As of today, our significant majority of our leaders are bred from an Ivy League funnel — 60% of Ivy League students are children of the “1%” and has become less of a force for education and though provocation and has become more of a way for children of the “elite” to socialize” — and those leaders become “expert” leaders in industries such as law and medicine that, though are in desperate need of reform, rarely find fresh perspectives from the industrious and entrepreneurial minds that permeate every high school classroom in the United States.

The massive dissatisfaction with our current system is begging for change, as the very fabric of our society continues to rip itself apart until a more equitable and productive socio-economic system takes shape. We believe that our nation will eventually move away from institutionalized powers and shift towards a nation that emphasizes small business, individual prowess, and ultimately the unique ideas and specific abilities of people. The United States was built for the people and by the people. The great democracy experiment will continue to live on with the vision of its capable citizens, regardless of socio-economic status.

An investment in us is an investment in this vision. Parents, schools, and our government will always have a vested interest in preparing the next generation for a world that is guaranteed to look nothing like our world today.

American values and cultural ideals will always continue to value social mobility, the independent thinker, and the “American Dream”. Our vision is to create students that can navigate a nation that is bound to change, to create students that are self-motivated, driven, and can contribute unique thought to a nation that so desperately needs it. Our vision is to inspire the future entrepreneurs, philosophers, and politicians of a nation undergoing yet another massive cultural, social, and economic rebirth. The success of the American experiment has hinged upon its adaptability, democracy, and innovation; and its future success depends on future leaders possessing those qualities. Our parents, our educators, and our government understands this; WE are trying to create it.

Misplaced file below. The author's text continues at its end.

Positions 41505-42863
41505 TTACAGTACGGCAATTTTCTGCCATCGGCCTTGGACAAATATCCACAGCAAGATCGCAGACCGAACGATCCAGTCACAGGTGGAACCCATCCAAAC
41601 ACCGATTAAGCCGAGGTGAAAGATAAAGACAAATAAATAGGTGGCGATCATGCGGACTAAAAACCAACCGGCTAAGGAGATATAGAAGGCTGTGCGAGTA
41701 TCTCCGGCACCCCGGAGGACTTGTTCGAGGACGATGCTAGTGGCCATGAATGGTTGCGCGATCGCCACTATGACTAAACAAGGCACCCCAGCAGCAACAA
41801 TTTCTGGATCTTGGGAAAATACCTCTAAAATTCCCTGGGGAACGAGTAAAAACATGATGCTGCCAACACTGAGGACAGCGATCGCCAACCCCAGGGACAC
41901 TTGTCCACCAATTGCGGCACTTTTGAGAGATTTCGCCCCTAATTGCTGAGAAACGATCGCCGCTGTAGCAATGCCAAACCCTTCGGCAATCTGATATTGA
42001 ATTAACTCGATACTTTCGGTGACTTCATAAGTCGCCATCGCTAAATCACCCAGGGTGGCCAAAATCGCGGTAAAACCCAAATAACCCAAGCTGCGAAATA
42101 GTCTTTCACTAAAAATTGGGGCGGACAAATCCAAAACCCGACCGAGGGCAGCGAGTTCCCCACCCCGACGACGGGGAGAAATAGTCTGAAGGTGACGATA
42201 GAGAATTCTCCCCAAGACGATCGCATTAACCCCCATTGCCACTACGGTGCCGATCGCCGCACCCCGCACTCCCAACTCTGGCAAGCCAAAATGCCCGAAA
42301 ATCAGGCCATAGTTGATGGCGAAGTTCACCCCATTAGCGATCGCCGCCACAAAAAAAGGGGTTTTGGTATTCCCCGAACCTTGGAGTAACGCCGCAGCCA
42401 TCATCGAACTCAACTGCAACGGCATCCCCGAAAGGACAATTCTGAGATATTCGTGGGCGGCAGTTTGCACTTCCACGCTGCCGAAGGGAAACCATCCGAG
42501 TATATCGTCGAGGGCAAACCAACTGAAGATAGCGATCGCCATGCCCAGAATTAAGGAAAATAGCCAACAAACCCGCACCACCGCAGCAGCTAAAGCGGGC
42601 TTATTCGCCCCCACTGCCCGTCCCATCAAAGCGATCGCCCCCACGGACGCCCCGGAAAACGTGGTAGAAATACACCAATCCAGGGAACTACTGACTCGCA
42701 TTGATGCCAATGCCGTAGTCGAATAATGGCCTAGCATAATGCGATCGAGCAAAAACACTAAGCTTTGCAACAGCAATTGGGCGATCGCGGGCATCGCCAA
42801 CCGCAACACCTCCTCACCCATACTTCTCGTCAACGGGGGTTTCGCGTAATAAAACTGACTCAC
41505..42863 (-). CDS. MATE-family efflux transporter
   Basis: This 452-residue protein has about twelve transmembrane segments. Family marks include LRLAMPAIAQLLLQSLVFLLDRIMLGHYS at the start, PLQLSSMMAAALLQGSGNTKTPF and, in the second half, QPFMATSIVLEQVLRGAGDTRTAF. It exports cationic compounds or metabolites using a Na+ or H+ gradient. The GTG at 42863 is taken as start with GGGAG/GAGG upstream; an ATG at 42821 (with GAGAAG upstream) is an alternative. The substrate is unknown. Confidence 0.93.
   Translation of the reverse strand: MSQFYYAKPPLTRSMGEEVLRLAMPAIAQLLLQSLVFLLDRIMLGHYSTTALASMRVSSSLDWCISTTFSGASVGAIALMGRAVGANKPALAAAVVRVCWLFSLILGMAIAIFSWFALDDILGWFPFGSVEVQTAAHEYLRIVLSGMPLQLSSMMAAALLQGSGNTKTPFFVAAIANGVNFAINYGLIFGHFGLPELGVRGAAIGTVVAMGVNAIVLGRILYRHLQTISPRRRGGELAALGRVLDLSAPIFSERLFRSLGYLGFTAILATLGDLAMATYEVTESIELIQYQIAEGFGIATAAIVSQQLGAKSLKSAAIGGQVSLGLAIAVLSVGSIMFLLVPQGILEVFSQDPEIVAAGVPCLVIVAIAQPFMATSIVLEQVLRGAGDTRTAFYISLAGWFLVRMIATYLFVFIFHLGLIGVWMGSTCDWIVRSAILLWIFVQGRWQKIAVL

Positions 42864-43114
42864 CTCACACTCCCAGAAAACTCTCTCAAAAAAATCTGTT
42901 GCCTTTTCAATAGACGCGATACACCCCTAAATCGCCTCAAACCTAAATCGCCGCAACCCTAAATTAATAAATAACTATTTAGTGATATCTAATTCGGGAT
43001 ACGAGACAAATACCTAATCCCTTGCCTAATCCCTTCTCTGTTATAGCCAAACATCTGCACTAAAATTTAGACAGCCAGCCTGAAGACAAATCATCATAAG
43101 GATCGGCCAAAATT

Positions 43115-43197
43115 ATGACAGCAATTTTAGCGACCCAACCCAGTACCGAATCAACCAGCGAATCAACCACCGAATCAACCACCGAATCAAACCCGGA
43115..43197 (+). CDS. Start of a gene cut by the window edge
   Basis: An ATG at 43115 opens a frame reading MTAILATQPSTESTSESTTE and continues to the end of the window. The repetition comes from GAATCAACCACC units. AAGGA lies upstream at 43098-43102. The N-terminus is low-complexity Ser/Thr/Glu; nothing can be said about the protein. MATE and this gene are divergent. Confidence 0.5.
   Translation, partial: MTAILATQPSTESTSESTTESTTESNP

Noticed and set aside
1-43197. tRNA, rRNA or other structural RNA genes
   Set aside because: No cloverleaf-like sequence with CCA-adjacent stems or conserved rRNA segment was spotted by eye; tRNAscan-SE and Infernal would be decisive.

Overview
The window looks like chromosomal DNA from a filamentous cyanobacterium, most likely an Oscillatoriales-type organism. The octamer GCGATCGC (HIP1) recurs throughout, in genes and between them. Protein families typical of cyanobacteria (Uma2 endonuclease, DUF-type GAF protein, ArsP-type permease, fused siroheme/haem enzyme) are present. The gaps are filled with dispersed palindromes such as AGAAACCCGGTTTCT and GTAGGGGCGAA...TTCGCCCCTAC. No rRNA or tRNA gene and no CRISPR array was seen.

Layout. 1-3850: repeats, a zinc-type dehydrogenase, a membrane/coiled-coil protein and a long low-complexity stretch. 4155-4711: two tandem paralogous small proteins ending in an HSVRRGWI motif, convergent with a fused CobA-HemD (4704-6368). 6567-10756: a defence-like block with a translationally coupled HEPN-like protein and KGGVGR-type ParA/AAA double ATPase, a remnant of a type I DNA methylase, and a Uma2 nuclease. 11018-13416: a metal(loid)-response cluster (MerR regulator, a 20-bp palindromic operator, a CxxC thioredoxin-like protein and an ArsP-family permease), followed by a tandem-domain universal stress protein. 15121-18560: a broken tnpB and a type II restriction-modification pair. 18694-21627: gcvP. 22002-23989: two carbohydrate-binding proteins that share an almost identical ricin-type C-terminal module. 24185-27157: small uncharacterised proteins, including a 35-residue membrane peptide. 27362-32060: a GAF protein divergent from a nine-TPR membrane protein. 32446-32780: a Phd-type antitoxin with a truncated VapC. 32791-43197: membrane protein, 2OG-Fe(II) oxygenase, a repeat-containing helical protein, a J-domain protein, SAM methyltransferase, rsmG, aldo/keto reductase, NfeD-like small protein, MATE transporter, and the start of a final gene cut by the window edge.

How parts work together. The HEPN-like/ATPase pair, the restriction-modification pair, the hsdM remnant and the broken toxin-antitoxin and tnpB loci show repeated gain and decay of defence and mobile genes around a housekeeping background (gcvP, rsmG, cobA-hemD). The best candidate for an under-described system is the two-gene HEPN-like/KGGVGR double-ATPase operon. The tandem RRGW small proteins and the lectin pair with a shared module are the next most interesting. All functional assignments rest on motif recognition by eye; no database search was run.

III. A Look at the Future of Education

The rapid adoption of AI software like ChatGPT or Dall-E has caused an incredible stir in higher education. Even in its infancy stages, these AI tools are already capable of developing code, writing essays, or creating drawings that are on-par with the skill sets of an undergraduate student. Professors, administrators, and employers are rapidly raising concerns about the integrity and, more importantly, the efficacy of a college program.